Hence, Scripture uses masculine language to identify God because He is to be the Head of all creation: “Heaven is My throne and the earth is My footstool,” the LORD declares (Isaiah 66:1). The LORD is described as the husband of His wife Israel: “For thy Maker [is] thine husband; the LORD of hosts [is] his name; and thy Redeemer the Holy One of Israel…” (Isaiah 54:5). Our heavenly Father is the omniscient provider who provides good things to “them that ask” (Luke 11:13). He sent His only Son, Jesus Christ, the “firstborn of all creation” (Colossians 1:15), an implication in the context of Hebrew and Greek culture that Christ is to receive His Father’s inheritance. In language that parallels that of husband and wife, Ephesians 5:23–27 describes how Christ gave Himself up for us and is now the head of the body of Christ, the church (Colossians 1:18). God uses His original arrangement for the bond between man and woman—something we can understand—to reveal His relationship to creation, the LORD’S relationship to Israel, and Christ’s relationship to His body.
God deemed His establishment of the natural order as “very good” (Genesis 1:31). He placed distinct elements in a harmonious pattern, a perfect arrangement. Therefore, we should be content with God’s original plans and intentions for us. Not only should we accept the language God communicates to us with, but we should also seek to conduct our relationships, interact with our environment, and live our lives consistent with God’s ways. The Lord Jesus Christ displays high regard for God’s creation in Matthew 19:4–6 by affirming the divine design in the bond between man and woman. Paul reminds us to live according to the created order (I Timothy 2:12–14). Of course, God’s creation suffered a severe blow by the fall of man, which distorted and cursed all the earth (Genesis 3:17–19). However, the Bible gives the account of God’s work of redemption and looks forward to the future “restoration of all things” (Act 3:21).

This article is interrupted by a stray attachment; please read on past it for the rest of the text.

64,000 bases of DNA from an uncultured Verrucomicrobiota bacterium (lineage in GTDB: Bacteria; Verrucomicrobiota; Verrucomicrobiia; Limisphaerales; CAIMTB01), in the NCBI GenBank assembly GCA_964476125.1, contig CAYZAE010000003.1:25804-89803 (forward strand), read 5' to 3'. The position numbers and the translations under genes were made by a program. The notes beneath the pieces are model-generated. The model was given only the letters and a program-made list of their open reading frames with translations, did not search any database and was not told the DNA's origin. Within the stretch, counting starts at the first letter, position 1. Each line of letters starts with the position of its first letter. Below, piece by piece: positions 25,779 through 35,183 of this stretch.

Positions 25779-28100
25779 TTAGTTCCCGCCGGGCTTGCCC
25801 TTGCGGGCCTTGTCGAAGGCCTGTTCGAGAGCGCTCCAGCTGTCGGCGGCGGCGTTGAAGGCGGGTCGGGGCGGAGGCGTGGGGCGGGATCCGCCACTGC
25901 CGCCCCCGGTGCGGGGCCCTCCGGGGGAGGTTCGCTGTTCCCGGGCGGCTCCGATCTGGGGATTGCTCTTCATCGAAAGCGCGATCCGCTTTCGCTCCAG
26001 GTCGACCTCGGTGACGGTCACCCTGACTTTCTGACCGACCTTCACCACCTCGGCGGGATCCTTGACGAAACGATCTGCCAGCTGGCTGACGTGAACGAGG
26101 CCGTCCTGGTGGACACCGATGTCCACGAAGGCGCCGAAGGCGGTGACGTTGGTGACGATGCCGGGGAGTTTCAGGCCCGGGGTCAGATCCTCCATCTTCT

Rather than dividing ourselves over the question of gender and language usage, we should instead seek the underlying issue: the nature of God. From Scripture, we discover that God ascribed various names to Himself. Biblical names are not merely labels in the context of Scripture—someone’s name also reflected the character, history, and/or prophetic future of that person. For example, Ruth means “friendship”, Shemuel (Samuel) literally means “his name is God” but sounds like “heard of God”, and Jeshua (Jesus) means “the LORD is salvation”. Similarly, the names of God as recorded in the text provide insights into His relationship to us, His character, and His past and future works—essential information for knowing who God is. His word declares that He is YHVH, the self-existent God. He is Elohim, the Creator of the heavens and the earth. As El Olam, He is unbounded by time or space. He is the God of justice (Elohim Mishpat) and strength (Elohim Mauzi), and He desires blessing for His people as El Shaddai, God Almighty.
Even this brief snapshot of the nature of God can cast doubt upon the sensibility of arguing over gender. Gender is an aspect of the natural order constrained by time and space, and God transcends these limitations. The LORD is neither male nor female—He is God! Even believers in Christ are “neither male nor female; for you are all one in Christ” (Galatians 3:28). God uses the personal pronoun “he” to refer to Himself in order to help us understand His relationship to us via the relationships we understand from creation. Let us advance beyond divisions over gender and embark on the far more precious journey to understand God. Keeping in mind that a name in the Bible represents that person’s character, let us join David’s passionate cry, “O LORD, our Lord, how majestic is your name in all the earth!” (Psalm 8:9), the earth which we will rule as “joint-heirs” during Christ’s reign (Romans 8:17).